TreeHugger founder Graham Hill helped originate this concept and write this post.

The challenge to going vegetarian

To most people, meat tastes great. To ask them to go cold turkey (har, har) is a huge ask. The vegetarian movement has focused on pushing a binary decision. An "either you're with us or you're against us" approach. A result of this is that meat-eaters either immediately reject the concept or promise themselves that they'll go vegetarian later. And that "later" rarely comes.

Meat ain't what it used to be
Over the last 50-odd years, the meat on our plate has gone from being the garnish to being the main feature. In short, it has switched places with the vegetables. Over the same period, the manner in which we "grow" meat has gotten more and more unsustainable (via factory farming, antibiotic use, more food miles, and overall inefficient use of resources). The result is that the volume of meat and the negative ramifications of it reinforce each other and, therefore, meat has become a huge issue for us.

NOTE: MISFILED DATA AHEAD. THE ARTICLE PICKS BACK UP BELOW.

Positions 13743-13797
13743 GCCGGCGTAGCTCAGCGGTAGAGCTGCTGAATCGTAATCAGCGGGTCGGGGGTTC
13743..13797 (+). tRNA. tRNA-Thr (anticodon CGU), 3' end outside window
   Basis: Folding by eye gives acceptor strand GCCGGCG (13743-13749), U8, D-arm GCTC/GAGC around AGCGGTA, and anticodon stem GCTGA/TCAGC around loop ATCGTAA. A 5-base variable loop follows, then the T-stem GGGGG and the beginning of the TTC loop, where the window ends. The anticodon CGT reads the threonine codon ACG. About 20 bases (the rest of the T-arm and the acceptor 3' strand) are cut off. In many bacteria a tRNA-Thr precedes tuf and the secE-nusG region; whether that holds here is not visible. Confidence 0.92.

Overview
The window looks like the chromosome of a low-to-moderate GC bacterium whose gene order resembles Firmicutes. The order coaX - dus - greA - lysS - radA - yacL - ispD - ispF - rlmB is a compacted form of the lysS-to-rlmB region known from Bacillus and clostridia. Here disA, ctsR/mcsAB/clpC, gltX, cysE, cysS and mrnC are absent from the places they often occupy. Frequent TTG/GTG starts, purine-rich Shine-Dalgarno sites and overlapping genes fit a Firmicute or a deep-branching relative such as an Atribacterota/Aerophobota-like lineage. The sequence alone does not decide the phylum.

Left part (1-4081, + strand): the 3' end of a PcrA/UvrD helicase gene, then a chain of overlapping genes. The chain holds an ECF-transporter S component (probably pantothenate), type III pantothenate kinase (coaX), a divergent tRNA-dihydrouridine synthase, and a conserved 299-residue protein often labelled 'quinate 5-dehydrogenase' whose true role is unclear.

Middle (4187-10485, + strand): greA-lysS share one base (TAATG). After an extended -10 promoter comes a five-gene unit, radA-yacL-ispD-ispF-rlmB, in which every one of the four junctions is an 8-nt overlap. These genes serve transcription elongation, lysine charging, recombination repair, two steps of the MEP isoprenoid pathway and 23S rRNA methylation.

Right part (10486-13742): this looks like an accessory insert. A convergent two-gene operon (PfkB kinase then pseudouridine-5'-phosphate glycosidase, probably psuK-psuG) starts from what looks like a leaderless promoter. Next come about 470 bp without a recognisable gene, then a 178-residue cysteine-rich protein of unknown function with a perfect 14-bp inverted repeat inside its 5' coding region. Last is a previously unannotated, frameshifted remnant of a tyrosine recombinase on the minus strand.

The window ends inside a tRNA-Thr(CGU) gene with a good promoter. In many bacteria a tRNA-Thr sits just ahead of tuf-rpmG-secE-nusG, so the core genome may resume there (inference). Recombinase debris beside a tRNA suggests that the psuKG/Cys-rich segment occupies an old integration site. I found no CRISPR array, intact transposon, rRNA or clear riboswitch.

A proposal: A weekday vegetarian diet

Paul McCartney's recent proclamation that we should all practice "Meat-Free Mondays” is a fine idea, and a fun meme, but its impact really pales in comparison. Weekday vegetarianism has five times the impact, and that can be a big boost to your footprint-cutting endeavors. If you're serious about reducing your footprint, once a week won't get the job done.

Instead, follow this one simple rule: Save your meat-eating for the weekend.

It's easy to follow. It's non-binary. It's significant (reduces impact by 70 percent). It's not too restrictive. It'll save you money. It's good for your health. You can start today.

'But, I need meat to be healthy!'

a) Check out these vegetarian athletes and then re-think that.

b) You can still eat some meat on the weekends.

c) There is a ton of data to suggest that most meat is actually not good for your health.

'But, I love the taste of meat!'

a) It takes a bit more work, as our culinary culture has been built around meat, but tasty vegetarian food does exist — here are seven tasty recipes to get you started. Still skeptical? Check out these tasty meat alternatives.

b) You still get to look forward to the weekends.

c) By cutting meat during the week, you do gain in health, helping the environment out and fattening your wallet.

Considering all this, it can really be a no brainer. Here are some MNN links to help get you started:

This story was originally written for Treehugger. Copyright 2009.

Try a weekday vegetarian diet
Get healthier by focusing on vegetable-based dishes Monday through Friday and eating meat only on the weekends.